3. The measurements in the summary table are the total difference between the A1-A2 measurement and the B1-B2 measurement for the test. These results are determined to be in or out of tolerance by doubling the test range and noting the expected variation over that distance (e.g., the DeWalt should be within 7/64 in. at 180 ft. and within 3/8 in. at 600 ft.).
On the whole, both instruments performed quite well, and I would take either to a demanding site with confidence. The DeWalt gave two readings that were out of tolerance, one during the 90 ft. test and one during the 300 ft. test. These bad readings prompted an additional check, and I tested several different theories as to why they occurred, playing with new setup locations and trying to tell if deliberately setting up the unit “out of level” made any difference in the reading. None of this seemed to shed any light on why the instrument gave me a bad mark (these bad readings are why the DeWalt has more data sets in the summary table than the Stabila). The Stabila was consistent throughout the testing, reading well within tolerance for every check.
The moral of the story: if you are shooting level over any significant distance, take two readings at either end of the setup path, and check that they agree within your tolerance before you commit to the layout. This applies even when using a precision instrument.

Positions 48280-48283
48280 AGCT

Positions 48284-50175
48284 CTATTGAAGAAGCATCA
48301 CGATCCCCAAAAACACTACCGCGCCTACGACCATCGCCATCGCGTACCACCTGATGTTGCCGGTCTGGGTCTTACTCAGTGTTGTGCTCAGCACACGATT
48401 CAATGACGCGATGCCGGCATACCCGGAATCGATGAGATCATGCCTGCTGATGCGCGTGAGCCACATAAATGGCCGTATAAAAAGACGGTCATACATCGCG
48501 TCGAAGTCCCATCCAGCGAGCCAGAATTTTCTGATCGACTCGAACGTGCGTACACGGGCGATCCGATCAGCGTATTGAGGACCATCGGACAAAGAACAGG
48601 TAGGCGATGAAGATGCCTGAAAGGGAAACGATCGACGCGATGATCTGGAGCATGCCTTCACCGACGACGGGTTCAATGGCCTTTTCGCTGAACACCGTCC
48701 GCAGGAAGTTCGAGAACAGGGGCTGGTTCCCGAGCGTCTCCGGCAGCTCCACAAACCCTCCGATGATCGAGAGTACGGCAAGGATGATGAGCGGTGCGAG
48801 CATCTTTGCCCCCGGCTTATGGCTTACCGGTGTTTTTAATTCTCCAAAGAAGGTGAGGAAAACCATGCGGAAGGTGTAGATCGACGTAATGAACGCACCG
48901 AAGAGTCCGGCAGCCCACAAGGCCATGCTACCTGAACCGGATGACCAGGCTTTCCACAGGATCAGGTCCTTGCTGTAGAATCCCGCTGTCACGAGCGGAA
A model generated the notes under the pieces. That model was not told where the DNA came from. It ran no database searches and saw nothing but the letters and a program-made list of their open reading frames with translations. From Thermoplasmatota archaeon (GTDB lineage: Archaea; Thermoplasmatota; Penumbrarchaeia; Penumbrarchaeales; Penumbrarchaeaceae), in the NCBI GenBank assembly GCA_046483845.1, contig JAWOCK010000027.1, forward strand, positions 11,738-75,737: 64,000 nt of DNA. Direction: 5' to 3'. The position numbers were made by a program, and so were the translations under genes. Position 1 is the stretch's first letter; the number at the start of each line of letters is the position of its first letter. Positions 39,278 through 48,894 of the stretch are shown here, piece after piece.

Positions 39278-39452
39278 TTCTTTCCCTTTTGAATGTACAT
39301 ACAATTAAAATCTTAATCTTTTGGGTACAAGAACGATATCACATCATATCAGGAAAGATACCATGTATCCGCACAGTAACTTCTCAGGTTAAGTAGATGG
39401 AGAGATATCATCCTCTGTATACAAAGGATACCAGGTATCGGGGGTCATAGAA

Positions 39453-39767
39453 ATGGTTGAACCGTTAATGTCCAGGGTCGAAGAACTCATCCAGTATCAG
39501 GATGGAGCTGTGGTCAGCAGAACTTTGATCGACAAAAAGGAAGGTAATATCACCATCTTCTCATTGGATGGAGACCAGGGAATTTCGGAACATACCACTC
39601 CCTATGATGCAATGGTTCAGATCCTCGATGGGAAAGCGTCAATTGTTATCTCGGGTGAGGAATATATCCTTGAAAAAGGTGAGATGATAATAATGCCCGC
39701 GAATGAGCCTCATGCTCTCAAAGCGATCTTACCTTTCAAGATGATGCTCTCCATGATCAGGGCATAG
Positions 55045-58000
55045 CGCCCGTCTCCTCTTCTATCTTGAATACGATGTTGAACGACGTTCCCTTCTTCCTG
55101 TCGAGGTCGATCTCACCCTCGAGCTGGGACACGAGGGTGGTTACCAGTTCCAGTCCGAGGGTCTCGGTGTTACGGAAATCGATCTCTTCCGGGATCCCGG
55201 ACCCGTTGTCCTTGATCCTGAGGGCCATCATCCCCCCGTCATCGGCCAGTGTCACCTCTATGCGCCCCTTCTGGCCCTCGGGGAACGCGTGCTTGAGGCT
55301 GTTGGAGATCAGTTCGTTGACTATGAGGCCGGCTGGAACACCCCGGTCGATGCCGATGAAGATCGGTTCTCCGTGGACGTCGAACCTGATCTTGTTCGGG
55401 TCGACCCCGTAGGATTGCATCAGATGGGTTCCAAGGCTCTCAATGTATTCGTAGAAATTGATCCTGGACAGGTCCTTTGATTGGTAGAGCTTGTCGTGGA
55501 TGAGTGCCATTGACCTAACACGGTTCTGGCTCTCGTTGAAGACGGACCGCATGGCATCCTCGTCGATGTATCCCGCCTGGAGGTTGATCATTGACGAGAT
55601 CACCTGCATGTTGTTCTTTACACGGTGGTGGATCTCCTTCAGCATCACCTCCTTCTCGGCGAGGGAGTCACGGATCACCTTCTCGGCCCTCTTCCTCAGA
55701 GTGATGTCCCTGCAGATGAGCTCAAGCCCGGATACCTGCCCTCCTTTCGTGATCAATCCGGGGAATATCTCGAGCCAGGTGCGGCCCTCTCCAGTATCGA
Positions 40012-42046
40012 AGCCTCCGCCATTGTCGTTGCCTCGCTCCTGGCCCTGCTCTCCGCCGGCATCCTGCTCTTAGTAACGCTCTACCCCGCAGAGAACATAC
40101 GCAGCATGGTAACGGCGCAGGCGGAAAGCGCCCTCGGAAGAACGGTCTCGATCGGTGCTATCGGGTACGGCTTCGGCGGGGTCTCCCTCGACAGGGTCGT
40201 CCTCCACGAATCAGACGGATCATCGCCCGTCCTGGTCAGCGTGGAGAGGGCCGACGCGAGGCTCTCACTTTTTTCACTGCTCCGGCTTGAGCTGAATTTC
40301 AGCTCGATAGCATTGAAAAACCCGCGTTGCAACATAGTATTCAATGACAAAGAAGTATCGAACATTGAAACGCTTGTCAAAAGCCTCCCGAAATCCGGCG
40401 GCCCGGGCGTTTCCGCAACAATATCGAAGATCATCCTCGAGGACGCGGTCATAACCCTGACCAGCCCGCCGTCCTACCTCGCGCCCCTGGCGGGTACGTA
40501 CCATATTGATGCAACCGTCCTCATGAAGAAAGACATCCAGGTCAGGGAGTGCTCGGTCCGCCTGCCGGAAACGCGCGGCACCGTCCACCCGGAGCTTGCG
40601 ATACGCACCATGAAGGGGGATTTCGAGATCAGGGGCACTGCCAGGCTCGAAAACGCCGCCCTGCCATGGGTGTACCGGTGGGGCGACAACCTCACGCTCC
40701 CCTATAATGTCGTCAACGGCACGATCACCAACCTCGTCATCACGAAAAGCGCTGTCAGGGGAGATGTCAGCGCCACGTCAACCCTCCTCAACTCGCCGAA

Both of these instruments are capable of establishing good long-range benchmarks. I really liked the DeWalt’s detector, battery platform, and tough design. However, the line is so faint that it makes visual marking almost impossible, the wall mount is clumsy, and the adaptor clip for tripod mounting is stupid. The instrument also gave a couple of disconcerting bad readings. The Stabila was consistently very accurate, with a brighter line and a much nicer wall mount. Unfortunately I feel the detector is inferior, and adjusting the instrument vertically within the rail cage is frustrating because it is so tight.
Choosing between these two units is going to depend on which features and advantages are most important to you and your work. Overall, the DeWalt seems better suited for exterior tasks, and the Stabila to interior.
Let’s be clear about applications: rotary lasers are an excellent way to establish accurate reference layout, but they will be cumbersome for most everyday layout tasks. My ideal layout kit would consist of one of these units in conjunction with the PLS HVL-100. Below are some hacks and pointers for using this instrument effectively.
1. Credit for this tip goes to Tony Watson from Los Angeles. While working together on a trim package, I noticed he had marked the housing of his PLS with the corresponding button functions on the top of the laser. This allows you to control the unit when it is mounted on a wall or tripod, without getting on a ladder. Brilliant.